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J Exp Psychol Gen. 1986 Sep;115(3):281-94.

Pictures in sentences: understanding without words.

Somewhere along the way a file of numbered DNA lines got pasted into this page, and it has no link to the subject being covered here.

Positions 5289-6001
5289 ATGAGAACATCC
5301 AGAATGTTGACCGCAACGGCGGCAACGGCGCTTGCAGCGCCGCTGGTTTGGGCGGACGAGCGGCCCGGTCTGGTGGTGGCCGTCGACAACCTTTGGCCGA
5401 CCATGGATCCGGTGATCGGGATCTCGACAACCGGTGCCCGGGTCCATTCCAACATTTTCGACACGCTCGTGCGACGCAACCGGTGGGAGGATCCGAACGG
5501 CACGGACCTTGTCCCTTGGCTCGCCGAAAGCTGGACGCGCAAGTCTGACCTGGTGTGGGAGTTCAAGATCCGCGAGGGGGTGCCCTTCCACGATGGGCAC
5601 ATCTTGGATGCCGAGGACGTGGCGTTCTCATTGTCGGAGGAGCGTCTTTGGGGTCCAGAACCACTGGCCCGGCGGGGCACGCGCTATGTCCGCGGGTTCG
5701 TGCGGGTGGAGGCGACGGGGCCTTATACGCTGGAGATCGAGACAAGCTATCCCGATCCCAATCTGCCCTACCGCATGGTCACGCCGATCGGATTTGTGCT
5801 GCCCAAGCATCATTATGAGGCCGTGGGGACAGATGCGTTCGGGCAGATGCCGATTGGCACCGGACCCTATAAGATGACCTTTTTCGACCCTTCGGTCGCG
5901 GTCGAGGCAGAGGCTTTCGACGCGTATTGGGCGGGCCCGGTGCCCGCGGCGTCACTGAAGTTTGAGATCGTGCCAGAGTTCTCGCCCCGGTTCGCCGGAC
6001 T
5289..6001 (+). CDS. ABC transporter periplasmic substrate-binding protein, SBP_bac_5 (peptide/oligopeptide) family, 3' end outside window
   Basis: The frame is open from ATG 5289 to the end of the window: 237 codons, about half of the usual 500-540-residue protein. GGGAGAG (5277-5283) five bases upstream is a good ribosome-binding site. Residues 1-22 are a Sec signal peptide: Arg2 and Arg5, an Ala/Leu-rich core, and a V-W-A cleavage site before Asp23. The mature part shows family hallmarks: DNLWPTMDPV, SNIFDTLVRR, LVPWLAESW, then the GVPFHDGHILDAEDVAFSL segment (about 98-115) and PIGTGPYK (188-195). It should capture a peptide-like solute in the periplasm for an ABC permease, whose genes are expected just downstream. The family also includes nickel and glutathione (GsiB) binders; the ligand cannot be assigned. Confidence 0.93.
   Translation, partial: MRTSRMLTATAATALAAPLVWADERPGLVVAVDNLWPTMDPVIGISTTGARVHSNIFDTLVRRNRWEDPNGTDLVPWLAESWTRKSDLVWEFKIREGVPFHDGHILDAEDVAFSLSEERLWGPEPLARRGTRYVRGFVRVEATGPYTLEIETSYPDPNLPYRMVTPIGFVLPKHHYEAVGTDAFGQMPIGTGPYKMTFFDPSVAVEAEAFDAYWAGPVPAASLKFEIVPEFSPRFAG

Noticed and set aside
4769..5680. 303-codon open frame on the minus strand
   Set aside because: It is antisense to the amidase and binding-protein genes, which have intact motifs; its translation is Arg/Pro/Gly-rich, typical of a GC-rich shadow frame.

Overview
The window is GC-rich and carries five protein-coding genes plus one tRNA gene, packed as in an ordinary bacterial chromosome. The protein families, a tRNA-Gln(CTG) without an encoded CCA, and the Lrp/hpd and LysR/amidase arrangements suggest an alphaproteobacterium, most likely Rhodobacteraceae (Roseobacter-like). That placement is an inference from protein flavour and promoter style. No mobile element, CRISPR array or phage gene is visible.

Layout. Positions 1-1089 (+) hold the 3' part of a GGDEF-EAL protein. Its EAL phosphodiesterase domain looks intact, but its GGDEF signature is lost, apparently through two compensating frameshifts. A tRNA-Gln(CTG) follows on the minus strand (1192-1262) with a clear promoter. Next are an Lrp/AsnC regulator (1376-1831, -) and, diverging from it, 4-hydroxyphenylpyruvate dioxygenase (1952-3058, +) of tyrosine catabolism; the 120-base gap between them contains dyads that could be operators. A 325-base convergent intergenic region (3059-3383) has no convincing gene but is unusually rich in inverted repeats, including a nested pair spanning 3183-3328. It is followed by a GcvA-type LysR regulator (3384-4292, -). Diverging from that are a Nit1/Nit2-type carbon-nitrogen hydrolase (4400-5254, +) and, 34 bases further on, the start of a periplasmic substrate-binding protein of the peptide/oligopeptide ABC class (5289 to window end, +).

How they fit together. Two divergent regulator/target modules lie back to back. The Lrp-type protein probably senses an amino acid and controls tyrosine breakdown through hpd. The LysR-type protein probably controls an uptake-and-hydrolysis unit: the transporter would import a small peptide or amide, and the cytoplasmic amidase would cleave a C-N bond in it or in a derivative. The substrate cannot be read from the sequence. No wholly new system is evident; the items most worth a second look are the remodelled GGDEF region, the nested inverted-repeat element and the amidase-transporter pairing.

To understand a sentence, the meanings of the words in the sentence must be retrieved and combined. Are these meanings represented within the language system (the lexical hypothesis) or are they represented in a general conceptual system that is not restricted to language (the conceptual hypothesis)? To evaluate these hypotheses, sentences were presented in which a pictured object replaced a word (rebus sentences). Previous research has shown that isolated pictures and words are processed equally rapidly in conceptual tasks, but that pictures are markedly slower than words in tasks requiring lexical access. The lexical hypothesis would therefore lead one to expect that rebus sentences will be relatively difficult, whereas the conceptual hypothesis would predict that rebus sentences would be rather easy. Sentences were shown using rapid serial visual presentation (RSVP) at a rate of 10 or 12 words per second. With one set of materials (Experiments 1 and 2), readers took longer to judge the plausibility of rebus sentences than all-word sentences, although the accuracy of judgment and of recall were similar for the two formats. With two new sets of materials (Experiments 3 and 5), rebus and all-word sentences were virtually equivalent except in one circumstance: when a picture replaced the noun in a familiar phrase such as seedless grapes. In contrast, when the task required overt naming of the rebus picture in a sentence context, latency to name the picture was markedly longer than to name the corresponding word, and the appropriateness of the sentence context affected picture naming but not word naming (Experiment 4). The results fail to support theories that place word meanings in a specialized lexical entry. Instead, the results suggest that the lexical representation of a noun or familiar noun phrase provides a pointer to a nonlinguistic conceptual system, and it is in that system that the meaning of a sentence is constructed.

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